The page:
I liked hearing academic integrity better, but it is Pennsylvania. What hasn’t been said already, considering we know already this is only a recycled creation (denied) turned ID (denied) turned classroom speech, freedom to teach argument. If denied we know there will be another recycled attempt, or they will simply start over pretending the evidence for creation is more compelling than ever now. Unfortunately we have to wait and see, as painful as that is, and hope this is seen for what it is and denied again.

    I have noticed an improvement in tweeners, and young adults. More seem to not just have an apathy towards all of this, but a desire to actually resist being spoonfed the young earth idea, dragons, many literal instead of spiritual concepts concerning god. That last is especially encouraging to me, as they are shaking off the supernatural myths of religion. They appear to know full well the diff between reality and fairy tales, and equate the bible more in line with fable than fact.

  7. I suppose the Wedgies in Seattle will be looking for eastbound seat sales. Presumably we’ll be hearing from them shortly. After all, they put the ‘fun’ in Fundies.

  8. Don’t about the USA, but all my pupils are free to question or critique “the scientific strengths and weaknesses of existing scientific theories” about the spherical Earth. But if they write down during a test that that Earth is flat I cross it out with a red pencil.

    “controversial scientific theories and paradigms.”
    Ask the Flat Earth Society – the theory of the spherical Earth is controversial.

    ” viewpoint-based adverse employment action arising from misplaced restrictions on their freedom to teach.”
    Yes, I should be free to teach the Flat Earth Theory in Pennsylvania classes if I’d like.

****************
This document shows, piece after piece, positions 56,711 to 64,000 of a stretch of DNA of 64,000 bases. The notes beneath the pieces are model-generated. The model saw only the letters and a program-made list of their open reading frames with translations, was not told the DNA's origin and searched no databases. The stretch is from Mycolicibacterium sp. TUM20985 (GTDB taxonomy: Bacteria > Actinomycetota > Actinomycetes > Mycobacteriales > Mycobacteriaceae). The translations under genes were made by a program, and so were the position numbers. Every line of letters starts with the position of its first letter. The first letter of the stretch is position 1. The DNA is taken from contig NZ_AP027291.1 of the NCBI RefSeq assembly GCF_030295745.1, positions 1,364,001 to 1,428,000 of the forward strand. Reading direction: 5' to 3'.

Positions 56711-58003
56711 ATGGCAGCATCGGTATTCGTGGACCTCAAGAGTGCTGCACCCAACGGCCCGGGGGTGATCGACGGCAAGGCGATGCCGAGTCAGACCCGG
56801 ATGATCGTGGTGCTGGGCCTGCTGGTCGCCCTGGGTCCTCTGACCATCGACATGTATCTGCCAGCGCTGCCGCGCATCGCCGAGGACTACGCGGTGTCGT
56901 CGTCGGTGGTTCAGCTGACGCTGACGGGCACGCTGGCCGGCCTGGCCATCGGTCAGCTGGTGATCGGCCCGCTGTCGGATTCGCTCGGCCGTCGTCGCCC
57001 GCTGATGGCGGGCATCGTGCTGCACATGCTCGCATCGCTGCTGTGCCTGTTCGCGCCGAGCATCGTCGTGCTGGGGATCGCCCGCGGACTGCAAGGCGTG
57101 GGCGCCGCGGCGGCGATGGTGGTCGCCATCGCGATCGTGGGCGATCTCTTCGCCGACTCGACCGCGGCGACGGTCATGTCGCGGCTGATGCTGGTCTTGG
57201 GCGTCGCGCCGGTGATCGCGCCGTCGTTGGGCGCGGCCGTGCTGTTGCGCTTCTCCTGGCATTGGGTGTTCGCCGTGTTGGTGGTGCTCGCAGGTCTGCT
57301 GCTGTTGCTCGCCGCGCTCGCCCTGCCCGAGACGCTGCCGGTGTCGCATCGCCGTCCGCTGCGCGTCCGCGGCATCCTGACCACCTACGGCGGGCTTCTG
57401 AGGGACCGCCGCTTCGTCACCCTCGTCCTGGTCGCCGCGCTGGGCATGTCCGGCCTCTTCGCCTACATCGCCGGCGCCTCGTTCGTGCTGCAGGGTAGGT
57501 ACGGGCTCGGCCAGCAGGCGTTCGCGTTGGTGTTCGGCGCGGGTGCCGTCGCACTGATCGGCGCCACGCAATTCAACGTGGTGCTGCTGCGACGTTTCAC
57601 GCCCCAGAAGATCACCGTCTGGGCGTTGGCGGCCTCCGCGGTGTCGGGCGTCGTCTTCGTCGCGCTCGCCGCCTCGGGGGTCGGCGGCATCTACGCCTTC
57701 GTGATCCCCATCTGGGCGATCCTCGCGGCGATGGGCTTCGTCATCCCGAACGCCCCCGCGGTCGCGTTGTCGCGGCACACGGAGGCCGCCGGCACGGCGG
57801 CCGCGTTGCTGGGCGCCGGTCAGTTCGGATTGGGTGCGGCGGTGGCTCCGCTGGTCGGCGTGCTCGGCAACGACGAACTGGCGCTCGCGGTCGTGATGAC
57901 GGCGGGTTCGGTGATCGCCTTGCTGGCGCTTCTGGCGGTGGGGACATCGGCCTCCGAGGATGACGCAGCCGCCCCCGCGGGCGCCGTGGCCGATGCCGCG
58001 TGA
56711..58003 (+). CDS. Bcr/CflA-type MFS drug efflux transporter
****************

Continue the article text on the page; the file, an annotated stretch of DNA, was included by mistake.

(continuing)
9. I read that and then heard Inigo Montoya protest that they keep using a phrase, Academic Freedom, that doesn’t mean what they think it means.

  10. TomS: “Academic freedom is appropriate for advanced levels. It is as inappropriate for kids as any other adult activity.”

    Quote button not working? Surely you know that academic freedom is appropriate and encouraged by mainstream science for all levels. What is not is this scam that’s being peddled under the bogus pretense of “academic freedom.”

    And before anyone takes more bait and says “teach it in Sunday School,” this scam, and any related one that misrepresents evolution, is especially inappropriate there, for the simple reason that it bears false witness. Teaching Genesis in Sunday School is a whole other matter. Many students read between the lines and take it allegorically. The only ones that don’t would probably not accept evolution no matter how it’s taught.

  11. I’ve made an appt this week to sit down w/ my Representative *(Mike Regan) and I highly encourage individuals to do the same, so that our legislators have input PRIOR to discussing how well this tactic will “appeal to the Christian voters.”